Freshwater ecosystems are closely linked to human activity, since most of the world’s industry and agriculture are concentrated alongside flowing waters. Some 126,000 species, including half the world’s 30,000 fish species, inhabit those waters. For years they have been paying the price of proximity, vanishing four to six times as fast as those on land or at sea. In the U.S., nearly half of all endangered species live in fresh water.
There is hope, however: captive-breeding programs. Waterways in the American Southeast are choked by dams and clouded with pollutants, yet many still abound with diverse species, like the spotted darter that swims in West Virginia’s Elk River. To preserve and restore this freshwater life-including the Ouachita madtom of Arkansas’s Saline River-researchers are building what amount to "arks," or seed stock. That means capturing and breeding species, reintroducing them once habitats are clean, then monitoring them-sometimes by unusual means. To check on a catfish called the smoky madtom, for instance, scientists in Tennessee’s Abrams Creek snorkel as they search under rocks.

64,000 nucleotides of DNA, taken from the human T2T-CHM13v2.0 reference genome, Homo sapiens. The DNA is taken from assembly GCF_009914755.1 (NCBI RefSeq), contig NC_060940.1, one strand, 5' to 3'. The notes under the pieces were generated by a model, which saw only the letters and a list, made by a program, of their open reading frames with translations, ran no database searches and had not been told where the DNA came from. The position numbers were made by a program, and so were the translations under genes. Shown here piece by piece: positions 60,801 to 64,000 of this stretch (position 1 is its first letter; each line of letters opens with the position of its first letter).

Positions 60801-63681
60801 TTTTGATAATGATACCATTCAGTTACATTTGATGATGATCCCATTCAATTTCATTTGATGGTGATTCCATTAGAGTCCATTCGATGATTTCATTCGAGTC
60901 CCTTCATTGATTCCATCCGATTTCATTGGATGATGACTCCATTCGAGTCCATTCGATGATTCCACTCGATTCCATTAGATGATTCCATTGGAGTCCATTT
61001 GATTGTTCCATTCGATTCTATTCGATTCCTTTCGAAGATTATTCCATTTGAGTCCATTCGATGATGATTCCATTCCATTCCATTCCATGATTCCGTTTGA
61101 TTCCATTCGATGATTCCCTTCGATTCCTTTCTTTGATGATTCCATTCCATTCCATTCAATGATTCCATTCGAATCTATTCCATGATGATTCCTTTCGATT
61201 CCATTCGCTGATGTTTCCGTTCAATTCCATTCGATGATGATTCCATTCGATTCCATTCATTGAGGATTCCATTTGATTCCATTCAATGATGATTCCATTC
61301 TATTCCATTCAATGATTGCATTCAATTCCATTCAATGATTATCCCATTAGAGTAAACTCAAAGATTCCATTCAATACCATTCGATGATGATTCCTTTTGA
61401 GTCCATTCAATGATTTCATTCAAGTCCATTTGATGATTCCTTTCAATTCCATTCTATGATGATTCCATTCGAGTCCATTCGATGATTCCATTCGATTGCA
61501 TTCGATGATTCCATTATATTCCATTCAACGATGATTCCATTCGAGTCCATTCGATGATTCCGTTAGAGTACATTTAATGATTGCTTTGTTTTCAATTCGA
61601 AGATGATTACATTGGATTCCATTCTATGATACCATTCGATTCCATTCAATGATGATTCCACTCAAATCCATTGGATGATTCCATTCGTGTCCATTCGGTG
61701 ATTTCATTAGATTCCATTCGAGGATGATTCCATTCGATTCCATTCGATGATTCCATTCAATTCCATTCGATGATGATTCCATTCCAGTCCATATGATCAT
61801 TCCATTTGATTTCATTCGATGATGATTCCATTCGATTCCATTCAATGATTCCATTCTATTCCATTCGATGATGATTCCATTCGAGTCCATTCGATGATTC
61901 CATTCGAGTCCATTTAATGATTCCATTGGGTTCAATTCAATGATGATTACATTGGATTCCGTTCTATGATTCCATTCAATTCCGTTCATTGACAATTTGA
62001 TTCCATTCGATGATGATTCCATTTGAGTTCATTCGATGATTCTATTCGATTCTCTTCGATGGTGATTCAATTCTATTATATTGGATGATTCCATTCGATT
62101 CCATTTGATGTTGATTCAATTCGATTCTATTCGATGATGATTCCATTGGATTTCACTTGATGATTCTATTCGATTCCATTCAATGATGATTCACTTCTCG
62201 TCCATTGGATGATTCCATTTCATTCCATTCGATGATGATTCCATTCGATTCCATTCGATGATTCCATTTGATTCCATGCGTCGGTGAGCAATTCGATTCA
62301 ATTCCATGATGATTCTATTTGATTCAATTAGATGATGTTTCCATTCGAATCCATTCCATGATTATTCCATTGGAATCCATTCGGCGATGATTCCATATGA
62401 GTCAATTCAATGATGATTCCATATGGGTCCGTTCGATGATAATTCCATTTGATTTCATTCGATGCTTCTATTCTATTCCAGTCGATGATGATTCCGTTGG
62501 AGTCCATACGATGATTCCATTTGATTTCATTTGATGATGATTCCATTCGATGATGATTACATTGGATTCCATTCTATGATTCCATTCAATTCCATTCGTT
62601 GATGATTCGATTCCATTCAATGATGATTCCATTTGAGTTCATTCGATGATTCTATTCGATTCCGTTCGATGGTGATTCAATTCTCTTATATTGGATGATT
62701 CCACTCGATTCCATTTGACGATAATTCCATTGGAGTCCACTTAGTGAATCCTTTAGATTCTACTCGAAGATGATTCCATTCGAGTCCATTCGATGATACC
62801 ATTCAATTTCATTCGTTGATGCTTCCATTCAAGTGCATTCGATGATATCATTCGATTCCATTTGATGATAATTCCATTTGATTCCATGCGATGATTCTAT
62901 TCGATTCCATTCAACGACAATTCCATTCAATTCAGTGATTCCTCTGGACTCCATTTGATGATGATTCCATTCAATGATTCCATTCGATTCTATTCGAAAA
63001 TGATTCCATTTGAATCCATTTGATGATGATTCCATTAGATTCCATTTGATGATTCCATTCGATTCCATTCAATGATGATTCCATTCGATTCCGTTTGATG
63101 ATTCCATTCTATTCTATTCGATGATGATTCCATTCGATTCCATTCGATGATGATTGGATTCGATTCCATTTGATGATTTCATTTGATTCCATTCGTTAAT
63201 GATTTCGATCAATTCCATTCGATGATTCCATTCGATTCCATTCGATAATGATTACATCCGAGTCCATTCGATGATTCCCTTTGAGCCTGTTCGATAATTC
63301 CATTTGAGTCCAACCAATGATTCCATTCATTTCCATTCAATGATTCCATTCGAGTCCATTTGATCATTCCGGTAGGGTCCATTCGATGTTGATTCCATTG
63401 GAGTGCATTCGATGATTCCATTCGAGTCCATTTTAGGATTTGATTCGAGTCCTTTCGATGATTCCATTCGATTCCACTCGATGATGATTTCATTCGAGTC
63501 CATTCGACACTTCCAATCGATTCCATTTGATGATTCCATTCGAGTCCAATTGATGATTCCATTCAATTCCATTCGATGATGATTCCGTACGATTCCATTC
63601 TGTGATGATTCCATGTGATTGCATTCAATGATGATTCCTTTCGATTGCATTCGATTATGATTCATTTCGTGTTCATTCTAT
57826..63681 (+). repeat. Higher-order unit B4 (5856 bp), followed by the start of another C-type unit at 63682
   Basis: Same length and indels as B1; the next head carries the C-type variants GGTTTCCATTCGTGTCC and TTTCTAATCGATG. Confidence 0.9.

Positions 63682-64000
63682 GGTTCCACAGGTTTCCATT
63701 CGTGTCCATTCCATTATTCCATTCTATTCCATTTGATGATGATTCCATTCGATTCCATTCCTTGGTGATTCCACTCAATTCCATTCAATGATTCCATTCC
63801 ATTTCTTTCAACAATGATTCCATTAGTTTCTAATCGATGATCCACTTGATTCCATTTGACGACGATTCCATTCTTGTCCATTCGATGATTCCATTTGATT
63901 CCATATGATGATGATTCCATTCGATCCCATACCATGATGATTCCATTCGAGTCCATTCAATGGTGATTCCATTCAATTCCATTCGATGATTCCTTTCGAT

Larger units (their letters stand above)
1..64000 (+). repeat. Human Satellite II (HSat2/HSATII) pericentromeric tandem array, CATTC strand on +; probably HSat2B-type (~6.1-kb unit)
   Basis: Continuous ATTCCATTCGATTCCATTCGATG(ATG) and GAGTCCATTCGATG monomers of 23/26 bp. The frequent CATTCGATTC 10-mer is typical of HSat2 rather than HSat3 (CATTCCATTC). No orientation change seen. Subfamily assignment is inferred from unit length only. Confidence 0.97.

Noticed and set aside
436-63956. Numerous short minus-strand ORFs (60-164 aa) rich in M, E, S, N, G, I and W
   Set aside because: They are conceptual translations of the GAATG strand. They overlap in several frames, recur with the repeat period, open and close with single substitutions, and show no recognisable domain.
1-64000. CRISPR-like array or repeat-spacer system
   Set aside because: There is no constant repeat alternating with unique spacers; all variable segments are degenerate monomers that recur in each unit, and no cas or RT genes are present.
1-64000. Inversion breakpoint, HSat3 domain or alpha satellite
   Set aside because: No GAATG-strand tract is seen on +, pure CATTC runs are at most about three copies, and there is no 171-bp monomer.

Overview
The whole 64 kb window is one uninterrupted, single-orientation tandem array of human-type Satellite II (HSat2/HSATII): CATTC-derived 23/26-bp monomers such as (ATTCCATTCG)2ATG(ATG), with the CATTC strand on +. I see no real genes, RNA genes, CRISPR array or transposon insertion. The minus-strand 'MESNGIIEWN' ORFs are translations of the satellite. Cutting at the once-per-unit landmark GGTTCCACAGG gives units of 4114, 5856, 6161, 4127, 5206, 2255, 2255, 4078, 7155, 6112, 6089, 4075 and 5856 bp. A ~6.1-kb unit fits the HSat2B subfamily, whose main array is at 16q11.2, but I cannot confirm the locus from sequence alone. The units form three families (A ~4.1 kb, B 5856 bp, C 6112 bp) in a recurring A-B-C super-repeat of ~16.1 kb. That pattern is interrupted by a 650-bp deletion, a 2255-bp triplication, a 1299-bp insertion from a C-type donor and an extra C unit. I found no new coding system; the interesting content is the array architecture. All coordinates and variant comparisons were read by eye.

Success stories are already starting to flow in from such nascent programs, offering a breath of life and a stream of hope.